Wallace Hume Carothers was born on April 27, 1896 in Burlington, Iowa.
As a youth, Wallace was fascinated by tools and mechanical devices and spent many hours experimenting.
After his high school graduation, and under pressure from his father, Wallace enrolled in the Capital City Commercial College at Des Moines, Iowa where his father was Vice-President, completing the accountancy and secretarial curriculum in July of 1915.
In September of 1915, Wallace entered Tarkio College in Missouri. Although he initially majored in English, he switched to chemistry under the influence of Arthur Pardee, head of that department.
He graduated from Tarkio in 1920 at the age of 24 with a bachelor of science degree. Then he went to the University of Illinois for his master of arts degree, which he received in 1921 under the guidance of Professor Carl Marvel.
During the 1921–22 school year, Wallace held a one-year appointment as a chemistry instructor at the University of South Dakota. It was at the University of South Dakota that he began his independent research that resulted in an article accepted by the Journal of the American Chemical Society. In this paper he measured physical properties of phenylisocyanate and of diazobenzene-imide (now known as phenyl azide). The properties have very similar values, which led him to the conclusion that the structure of the second compound is C6H5-N=N=N, with the three nitrogen atoms in a linear chain rather than a ring as previously thought.
Then Wallace went back to the University of Illinois to study for his Ph.D. under Roger Adams. He specialized in organic chemistry and minored in physical chemistry and mathematics. His Ph.D. was awarded in 1924.
Wallace stayed at the University of Illinois for two years as an instructor in organic chemistry after receiving his Ph.D.
Then in 1926, he moved to Harvard University as an instructor in organic chemistry. James B. Conant, who became President of Harvard College in 1933, later said of Wallace Carothers:
In his research, Dr. Carothers showed even at this time the high degree of originality which marked his later work. He was never content to follow the beaten path or to accept the usual interpretations of organic reactions. His first thinking about polymerization and the structure of substances of high molecular weight began while he was at Harvard.
By 1927, DuPont had decided to fund fundamental, pure research: research not deliberately aimed at the development of a money-making product.
Soon after, Dupont asked Wallace to come to Wilmington, Delaware and discuss the possibility of being in charge of organic chemistry at the new DuPont laboratory for fundamental research.
The thought of leaving academia was difficult for Wallace.
At first he refused DuPont’s offer of employment, explaining that “I suffer from neurotic spells of diminished capacity which might constitute a much more serious handicap there than here.”
In spite of this admission, a DuPont executive, Hamilton Bradshaw, traveled to Harvard, offered Wallace a salary of $500 a month (compared to only $267 at Harvard) and ultimately convinced him to change his mind.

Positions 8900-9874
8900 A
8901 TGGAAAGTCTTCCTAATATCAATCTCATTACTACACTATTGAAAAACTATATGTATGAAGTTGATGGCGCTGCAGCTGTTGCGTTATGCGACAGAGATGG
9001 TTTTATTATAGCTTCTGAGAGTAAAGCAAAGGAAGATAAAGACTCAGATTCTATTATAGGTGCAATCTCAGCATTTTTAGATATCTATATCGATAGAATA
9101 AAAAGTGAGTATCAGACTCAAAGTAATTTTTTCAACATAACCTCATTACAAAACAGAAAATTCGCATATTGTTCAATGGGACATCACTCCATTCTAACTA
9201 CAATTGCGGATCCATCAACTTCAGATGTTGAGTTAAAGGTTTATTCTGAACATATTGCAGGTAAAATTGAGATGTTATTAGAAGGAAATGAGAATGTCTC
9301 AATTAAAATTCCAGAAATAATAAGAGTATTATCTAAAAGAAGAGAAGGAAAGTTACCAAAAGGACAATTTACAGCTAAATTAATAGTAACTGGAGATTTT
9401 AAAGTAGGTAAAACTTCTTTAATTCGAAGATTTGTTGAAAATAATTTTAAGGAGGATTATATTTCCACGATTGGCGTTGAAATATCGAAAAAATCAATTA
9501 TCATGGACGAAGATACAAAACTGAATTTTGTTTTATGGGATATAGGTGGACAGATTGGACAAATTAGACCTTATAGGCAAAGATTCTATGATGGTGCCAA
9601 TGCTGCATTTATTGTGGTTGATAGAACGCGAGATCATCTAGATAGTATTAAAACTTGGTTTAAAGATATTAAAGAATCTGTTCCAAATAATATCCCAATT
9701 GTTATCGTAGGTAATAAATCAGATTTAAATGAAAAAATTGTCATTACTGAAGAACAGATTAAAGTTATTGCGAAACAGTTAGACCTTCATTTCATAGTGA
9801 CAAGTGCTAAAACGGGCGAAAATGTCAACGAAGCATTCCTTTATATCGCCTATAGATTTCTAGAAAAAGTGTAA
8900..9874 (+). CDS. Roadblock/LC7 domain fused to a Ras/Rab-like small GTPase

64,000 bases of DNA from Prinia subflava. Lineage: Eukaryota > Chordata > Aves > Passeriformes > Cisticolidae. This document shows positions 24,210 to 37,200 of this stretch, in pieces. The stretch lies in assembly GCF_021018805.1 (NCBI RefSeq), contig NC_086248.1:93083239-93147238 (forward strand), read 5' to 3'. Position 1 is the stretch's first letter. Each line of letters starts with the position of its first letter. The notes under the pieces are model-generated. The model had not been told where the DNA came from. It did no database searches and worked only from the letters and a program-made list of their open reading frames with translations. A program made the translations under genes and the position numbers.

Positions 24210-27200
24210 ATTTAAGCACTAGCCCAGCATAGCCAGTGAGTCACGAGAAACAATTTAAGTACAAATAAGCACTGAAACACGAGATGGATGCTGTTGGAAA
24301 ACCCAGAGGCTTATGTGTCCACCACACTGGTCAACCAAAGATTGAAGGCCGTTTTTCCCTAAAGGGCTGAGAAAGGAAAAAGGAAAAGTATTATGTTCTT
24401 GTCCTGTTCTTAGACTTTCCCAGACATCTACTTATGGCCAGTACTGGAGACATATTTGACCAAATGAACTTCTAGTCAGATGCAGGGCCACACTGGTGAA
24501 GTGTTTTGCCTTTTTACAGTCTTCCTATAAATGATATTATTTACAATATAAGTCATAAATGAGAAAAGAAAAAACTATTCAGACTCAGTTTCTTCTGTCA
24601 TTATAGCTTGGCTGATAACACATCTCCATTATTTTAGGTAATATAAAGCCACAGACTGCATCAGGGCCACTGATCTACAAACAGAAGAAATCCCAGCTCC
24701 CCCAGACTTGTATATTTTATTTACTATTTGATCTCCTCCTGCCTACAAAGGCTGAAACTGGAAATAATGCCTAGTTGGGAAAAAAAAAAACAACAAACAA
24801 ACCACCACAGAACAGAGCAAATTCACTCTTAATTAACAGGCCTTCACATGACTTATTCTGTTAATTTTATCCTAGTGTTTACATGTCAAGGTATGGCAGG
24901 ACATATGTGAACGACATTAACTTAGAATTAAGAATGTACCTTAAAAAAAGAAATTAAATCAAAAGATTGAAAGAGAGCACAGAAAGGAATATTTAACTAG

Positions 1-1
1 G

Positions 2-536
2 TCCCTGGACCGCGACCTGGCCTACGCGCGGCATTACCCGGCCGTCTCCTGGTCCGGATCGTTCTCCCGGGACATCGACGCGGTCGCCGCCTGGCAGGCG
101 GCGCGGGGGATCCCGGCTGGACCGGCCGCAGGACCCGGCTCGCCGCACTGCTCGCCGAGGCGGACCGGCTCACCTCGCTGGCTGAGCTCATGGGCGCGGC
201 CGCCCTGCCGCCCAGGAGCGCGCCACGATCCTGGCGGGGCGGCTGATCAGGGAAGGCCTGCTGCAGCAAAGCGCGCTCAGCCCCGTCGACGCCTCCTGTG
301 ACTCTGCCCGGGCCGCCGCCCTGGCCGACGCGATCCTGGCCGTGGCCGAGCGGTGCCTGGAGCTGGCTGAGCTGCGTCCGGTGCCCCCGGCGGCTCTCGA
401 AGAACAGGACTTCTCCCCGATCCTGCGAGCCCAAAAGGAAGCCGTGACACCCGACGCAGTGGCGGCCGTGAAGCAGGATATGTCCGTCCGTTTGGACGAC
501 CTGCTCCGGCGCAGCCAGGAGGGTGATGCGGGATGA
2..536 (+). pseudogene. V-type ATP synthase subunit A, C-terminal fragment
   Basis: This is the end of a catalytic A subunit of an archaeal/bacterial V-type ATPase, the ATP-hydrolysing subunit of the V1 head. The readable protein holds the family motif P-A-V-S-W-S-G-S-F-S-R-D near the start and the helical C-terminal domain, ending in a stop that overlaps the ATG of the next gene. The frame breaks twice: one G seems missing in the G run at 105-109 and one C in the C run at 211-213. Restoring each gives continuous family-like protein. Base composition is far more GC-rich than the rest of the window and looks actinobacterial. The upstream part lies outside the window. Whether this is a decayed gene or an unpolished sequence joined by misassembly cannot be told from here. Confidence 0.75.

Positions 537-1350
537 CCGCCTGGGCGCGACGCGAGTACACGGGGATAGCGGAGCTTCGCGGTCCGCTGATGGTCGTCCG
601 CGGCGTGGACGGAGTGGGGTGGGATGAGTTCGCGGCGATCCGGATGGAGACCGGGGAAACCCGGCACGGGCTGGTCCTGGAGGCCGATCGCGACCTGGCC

Later in a letter to Wilko Machetanz, his Tarkio roommate, Wallace expanded on his feelings of depression: “I find myself, even now, accepting incalculable benefits proffered out of sheer magnanimity and good will and failing to make even such trivial return as circumstances permit and human feeling and decency demand, out of obtuseness or fear or selfishness or mere indifference and complete lack of feeling.”
Wallace Carothers began working at the DuPont Experimental Station on February 6, 1928.
By the summer of 1928, Wallace headed a small staff of Ph.D. chemists and two consultants (Dr. Roger Adams, his thesis advisor, and Dr. Carl Marvel, his instructor of organic chemistry at the University of Illinois).
The laboratory where Wallace and these top scientists worked soon became known as “Purity Hall”.
It was discouraging that by the middle of 1929, “Purity Hall” had not produced a polymer.
Then in January of 1930, Dr. Elmer K. Bolton became assistant chemical director in the chemical department, and thus, Wallace’s immediate boss.
Elmer Bolton demanded practical results in 1930.
Bolton asked Wallace to examine the chemistry of an acetylene polymer with the goal of creating synthetic rubber.
Then in April of 1930, one of Wallace Carothers’ staff chemists, Dr. Arnold M. Collins, isolated chloroprene, a liquid which polymerized to produce a solid material that resembled rubber.
This DuPont product was the first synthetic rubber and is known today as Neoprene.
Also in 1930, Dr. Julian Hill, another staff chemist on Wallace’s team, began work on attempting to produce a polyester with a molecular weight above 4,000.
His efforts were soon met with great success when he produced a synthetic polymer with a molecular weight of about 12,000.
This high molecular weight allowed the melted polymer to be stretched out into strings of fiber.
Thus the team had also created the first synthetic silk, described by the chemists as a superpolyester.
Wallace Carothers worked out the theory of step-growth polymerization and derived the Carothers equation which relates the average degree of polymerization to the fractional conversion (or yield) of monomer into polymer. This equation shows that for a high molecular weight, a very high fractional conversion is needed (for step-growth polymers only).
Then in 1931, Wallace Carothers moved into a house in Wilmington with three other DuPont scientists, which became known as Whiskey Acres.
He was no recluse, but his depressive moods often prevented Wallace from enjoying all the activities in which his roommates took part.